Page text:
Sugar is sugar is not sugar

October 7, 2014 Health and NutritionBy Kelly Egolf

Lizz and I have been having a blast introducing Verde cold-pressed juice blends around town.  It’s gratifying to see a 10-year old excited about kale for the first time ever.  I supposed it’s gratifying to see a 55-year old excited about if for the first time, too!  But we’ve gotten some questions about “all that sugar.”  It can be confusing, so let’s try to sort it out, sorta.

There is a huge difference between added sugar and natural sugar.  We don’t hear much about naturally occurring sugars,which are found in vegetables, fruit, dairy and whole grains, or how much you should consume.  But we’ve all heard an apple a day…which has 19g of natural sugars.  (And 4g of fiber.)

While we are thrilled at the recent FDA plan to overhaul food labels to raise awareness of added sugar in processed foods, we worry that a critical message might get lost:   You cannot eat a healthy diet without foods that contain natural sugar.  In fact, if you eat the minimum recommended nine servings of fruit and vegetables every day, that’s at least 80g of sugars, including sucrose, fructose, and glucose.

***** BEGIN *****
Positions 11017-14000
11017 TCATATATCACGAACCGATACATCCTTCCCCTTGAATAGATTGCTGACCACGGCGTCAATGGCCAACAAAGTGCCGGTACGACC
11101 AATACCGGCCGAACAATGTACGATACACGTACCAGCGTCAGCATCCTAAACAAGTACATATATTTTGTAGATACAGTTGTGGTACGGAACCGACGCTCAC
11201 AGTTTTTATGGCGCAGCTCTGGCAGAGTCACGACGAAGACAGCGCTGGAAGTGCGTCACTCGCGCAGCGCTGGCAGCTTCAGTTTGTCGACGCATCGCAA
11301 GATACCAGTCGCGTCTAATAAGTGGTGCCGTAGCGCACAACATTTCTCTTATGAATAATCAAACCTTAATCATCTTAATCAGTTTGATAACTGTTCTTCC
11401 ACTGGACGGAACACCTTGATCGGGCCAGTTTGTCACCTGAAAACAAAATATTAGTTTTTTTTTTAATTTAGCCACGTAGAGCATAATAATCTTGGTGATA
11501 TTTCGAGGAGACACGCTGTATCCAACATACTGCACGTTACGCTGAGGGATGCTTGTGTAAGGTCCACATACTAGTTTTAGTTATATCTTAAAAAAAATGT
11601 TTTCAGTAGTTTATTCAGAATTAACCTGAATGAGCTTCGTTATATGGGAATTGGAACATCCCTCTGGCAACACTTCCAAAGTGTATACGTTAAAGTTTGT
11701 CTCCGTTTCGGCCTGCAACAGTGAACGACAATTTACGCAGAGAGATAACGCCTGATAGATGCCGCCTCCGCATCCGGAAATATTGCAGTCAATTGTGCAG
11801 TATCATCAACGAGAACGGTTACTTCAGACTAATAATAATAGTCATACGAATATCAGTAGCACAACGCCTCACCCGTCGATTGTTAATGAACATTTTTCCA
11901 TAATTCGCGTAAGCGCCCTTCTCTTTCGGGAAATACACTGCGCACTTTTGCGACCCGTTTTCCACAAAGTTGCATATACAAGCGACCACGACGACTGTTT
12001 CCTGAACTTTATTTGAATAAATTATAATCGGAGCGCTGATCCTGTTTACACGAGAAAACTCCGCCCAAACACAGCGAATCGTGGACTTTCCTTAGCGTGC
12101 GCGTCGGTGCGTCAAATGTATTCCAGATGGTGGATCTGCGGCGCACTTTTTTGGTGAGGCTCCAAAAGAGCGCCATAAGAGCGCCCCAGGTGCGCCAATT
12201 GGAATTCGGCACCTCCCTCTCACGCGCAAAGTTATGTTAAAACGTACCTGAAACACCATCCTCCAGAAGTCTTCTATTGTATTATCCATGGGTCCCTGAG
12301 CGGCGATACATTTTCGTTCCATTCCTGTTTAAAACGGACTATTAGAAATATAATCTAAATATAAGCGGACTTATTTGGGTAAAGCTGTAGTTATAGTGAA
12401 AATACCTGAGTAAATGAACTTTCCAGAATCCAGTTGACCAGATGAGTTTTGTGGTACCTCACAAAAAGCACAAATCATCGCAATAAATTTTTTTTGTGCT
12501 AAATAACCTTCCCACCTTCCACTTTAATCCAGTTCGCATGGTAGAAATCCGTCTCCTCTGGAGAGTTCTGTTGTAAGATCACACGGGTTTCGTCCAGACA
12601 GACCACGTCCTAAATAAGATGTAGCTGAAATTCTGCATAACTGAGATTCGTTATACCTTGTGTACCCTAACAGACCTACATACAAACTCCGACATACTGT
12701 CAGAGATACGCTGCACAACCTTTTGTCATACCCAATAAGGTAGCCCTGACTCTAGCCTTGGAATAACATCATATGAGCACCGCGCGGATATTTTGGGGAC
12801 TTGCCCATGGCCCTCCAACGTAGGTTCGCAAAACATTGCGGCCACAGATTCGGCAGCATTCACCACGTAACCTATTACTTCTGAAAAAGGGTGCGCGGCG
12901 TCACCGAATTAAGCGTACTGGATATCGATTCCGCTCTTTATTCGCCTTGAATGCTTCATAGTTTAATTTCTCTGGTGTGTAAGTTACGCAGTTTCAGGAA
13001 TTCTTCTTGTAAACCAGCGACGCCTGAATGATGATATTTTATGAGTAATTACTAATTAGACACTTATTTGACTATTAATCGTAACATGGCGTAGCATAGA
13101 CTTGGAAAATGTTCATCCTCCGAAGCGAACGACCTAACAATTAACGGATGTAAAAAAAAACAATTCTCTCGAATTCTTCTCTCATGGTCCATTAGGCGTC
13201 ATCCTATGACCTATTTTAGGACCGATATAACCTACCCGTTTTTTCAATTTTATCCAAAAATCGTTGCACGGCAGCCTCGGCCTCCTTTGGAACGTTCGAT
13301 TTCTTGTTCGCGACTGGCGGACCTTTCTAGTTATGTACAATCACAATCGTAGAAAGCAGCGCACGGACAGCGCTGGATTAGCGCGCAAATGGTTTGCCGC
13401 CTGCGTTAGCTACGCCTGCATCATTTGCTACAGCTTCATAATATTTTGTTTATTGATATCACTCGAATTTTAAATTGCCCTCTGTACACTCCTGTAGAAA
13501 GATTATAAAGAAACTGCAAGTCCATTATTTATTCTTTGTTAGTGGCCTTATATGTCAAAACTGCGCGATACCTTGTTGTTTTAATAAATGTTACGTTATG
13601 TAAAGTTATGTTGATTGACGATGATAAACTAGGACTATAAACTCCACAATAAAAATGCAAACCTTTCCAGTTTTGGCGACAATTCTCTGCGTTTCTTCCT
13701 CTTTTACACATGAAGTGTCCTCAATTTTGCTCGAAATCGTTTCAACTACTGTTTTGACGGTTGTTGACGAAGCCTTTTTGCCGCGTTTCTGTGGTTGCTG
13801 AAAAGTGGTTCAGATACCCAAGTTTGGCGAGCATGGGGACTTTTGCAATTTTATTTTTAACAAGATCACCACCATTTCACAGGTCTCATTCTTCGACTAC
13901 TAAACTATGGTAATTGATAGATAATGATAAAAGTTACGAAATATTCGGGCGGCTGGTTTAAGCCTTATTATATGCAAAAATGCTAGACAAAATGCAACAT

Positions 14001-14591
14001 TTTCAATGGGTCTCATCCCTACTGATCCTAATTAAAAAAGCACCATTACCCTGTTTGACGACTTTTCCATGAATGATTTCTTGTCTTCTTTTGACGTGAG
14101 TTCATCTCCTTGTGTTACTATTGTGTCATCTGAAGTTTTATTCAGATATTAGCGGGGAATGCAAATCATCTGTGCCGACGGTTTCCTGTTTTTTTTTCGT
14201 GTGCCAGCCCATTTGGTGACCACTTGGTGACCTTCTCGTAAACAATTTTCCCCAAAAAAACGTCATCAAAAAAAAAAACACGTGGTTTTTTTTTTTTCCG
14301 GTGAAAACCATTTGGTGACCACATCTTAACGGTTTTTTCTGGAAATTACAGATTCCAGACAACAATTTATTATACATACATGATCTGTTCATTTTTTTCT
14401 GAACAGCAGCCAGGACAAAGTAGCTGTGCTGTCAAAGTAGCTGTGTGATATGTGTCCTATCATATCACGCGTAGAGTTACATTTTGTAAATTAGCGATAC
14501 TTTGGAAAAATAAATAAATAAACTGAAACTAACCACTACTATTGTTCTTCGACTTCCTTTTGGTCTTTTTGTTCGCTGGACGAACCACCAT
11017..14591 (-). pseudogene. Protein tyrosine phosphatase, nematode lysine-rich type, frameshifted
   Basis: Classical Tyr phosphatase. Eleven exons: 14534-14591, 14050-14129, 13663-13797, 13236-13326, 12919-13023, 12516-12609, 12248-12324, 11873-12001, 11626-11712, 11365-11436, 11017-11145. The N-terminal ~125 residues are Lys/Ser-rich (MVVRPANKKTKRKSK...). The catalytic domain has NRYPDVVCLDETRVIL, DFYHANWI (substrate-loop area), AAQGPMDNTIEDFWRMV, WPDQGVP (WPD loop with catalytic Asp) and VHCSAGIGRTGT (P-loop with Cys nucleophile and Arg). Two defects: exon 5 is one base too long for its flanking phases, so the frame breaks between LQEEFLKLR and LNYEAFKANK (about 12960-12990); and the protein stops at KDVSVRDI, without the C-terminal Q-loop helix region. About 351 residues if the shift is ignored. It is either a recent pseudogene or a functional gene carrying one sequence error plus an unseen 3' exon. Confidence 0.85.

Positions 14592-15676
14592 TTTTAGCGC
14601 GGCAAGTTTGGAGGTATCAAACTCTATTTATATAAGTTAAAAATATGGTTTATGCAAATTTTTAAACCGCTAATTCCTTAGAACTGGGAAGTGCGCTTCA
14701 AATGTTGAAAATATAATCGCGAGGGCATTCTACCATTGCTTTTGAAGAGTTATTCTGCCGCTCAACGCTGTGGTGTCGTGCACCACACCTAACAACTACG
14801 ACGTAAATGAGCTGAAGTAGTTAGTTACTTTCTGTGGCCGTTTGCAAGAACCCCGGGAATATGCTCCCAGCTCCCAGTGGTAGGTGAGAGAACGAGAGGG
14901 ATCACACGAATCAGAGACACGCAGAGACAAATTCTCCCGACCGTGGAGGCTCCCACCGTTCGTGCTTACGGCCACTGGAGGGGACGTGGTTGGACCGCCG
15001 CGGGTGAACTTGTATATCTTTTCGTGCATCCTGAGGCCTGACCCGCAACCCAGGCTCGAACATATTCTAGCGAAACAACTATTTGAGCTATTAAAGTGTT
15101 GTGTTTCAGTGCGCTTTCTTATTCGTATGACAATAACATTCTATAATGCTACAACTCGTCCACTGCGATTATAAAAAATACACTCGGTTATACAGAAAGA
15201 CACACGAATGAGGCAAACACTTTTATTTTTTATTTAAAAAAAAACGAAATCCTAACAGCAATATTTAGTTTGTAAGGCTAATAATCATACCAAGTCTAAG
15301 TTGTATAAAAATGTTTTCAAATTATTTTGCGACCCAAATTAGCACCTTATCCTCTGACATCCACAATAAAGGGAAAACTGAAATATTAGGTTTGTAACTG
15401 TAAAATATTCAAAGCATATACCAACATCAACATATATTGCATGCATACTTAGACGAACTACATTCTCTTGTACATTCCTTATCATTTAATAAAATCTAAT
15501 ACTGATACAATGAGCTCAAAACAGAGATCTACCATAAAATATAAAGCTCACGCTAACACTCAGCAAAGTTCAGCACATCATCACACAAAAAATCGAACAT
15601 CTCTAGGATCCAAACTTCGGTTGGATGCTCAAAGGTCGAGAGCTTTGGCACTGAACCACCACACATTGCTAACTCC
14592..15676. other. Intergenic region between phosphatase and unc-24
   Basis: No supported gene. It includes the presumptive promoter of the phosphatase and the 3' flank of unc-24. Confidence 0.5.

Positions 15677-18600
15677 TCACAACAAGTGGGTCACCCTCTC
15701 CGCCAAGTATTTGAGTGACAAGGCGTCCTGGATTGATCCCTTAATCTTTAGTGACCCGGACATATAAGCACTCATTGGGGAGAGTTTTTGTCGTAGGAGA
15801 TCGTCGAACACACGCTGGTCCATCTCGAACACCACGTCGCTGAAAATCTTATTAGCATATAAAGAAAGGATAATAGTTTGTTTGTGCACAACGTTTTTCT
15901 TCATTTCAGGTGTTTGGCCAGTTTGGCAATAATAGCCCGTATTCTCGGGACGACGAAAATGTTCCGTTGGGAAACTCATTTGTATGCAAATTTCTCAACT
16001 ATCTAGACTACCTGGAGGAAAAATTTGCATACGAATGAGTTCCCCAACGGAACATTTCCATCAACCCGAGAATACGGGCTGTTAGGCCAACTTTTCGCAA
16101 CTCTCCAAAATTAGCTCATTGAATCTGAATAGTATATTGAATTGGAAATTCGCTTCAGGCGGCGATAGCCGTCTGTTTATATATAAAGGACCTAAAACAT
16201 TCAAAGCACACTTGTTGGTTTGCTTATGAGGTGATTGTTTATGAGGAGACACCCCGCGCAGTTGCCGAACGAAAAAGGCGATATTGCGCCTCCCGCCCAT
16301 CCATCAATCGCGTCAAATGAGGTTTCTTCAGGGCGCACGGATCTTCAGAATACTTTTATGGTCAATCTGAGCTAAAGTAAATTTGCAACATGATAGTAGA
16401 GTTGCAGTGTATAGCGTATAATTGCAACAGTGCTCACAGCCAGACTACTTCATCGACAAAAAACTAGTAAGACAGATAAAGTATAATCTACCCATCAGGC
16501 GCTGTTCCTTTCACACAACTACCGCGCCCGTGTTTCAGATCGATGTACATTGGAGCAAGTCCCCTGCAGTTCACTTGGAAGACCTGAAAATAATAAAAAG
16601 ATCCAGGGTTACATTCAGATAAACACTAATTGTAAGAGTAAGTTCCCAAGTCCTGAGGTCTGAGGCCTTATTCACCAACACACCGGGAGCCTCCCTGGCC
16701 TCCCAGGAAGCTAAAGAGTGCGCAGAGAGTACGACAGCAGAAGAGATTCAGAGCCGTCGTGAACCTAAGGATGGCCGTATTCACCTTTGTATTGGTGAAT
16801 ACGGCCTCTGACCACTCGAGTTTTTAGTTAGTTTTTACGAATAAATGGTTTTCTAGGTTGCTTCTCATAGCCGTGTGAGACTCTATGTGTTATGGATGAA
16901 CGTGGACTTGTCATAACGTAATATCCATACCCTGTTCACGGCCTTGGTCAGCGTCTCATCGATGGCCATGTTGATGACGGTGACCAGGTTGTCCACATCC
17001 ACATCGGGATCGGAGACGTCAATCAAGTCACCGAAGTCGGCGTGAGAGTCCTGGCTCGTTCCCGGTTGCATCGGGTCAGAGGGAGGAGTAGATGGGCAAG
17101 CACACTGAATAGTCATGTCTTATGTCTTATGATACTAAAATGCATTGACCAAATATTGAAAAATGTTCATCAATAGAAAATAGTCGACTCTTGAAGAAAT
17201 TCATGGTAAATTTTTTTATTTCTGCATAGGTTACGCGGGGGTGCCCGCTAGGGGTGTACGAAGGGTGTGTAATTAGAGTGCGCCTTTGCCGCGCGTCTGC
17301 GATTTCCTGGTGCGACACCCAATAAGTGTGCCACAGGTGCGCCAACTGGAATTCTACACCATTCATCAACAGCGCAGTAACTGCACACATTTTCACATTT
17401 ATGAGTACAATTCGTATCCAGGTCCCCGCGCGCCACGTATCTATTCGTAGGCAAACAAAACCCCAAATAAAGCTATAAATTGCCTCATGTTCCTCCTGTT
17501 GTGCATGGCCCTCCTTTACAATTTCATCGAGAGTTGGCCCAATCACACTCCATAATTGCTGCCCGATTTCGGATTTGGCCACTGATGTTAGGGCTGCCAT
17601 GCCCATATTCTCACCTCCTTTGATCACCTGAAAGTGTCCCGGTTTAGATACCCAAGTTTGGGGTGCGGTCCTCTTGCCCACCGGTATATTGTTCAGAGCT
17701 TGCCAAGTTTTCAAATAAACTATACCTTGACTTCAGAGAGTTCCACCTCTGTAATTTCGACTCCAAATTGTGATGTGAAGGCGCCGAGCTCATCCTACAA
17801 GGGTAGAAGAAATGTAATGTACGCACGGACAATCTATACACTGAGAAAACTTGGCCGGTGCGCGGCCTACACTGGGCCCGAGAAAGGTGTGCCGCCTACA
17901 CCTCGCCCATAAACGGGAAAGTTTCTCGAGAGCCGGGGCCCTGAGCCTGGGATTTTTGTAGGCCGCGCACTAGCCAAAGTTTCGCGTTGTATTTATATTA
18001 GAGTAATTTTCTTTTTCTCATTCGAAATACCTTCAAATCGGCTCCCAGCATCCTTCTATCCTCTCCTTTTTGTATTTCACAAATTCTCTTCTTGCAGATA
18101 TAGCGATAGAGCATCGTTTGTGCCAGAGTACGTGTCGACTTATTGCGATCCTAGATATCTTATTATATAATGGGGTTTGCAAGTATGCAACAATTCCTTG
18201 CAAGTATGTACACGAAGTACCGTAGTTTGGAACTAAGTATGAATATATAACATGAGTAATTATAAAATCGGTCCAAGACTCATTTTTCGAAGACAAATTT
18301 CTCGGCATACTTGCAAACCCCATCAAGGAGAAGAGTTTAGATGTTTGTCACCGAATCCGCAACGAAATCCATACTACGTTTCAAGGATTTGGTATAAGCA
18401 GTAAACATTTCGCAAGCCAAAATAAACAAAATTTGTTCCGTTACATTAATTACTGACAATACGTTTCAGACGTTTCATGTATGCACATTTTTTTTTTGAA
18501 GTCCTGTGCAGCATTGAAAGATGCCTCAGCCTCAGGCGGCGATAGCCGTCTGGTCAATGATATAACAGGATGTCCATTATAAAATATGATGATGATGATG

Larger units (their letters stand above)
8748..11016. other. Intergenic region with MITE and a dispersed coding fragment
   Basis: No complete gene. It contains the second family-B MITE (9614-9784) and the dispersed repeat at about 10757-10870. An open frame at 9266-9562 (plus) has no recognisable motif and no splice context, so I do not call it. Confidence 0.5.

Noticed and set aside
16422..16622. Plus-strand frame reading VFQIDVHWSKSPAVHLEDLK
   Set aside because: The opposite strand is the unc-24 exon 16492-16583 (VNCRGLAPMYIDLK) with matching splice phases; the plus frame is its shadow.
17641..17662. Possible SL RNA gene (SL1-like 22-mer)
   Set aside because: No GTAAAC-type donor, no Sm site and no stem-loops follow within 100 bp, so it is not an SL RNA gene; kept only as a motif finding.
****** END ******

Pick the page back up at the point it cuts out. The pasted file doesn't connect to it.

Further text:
Jeepers, let’s back up to that “nine servings” thing, because that seems like a lot!  Actually, research suggests we should eat 5-9 servings of vegetables and another 3-4 servings of fruit.  Green juice in your regular diet is a great way to make sure you are getting all those vitamins, minerals and micronutrients.  Fiber plays an important role, too, because it slows digestion and prevents blood sugar spikes.

We’ll leave you with a peek of the nutrition label on a bottle of Green Goddess and we will keep serving up samples to convert more sugar-fearing Santa Feans.

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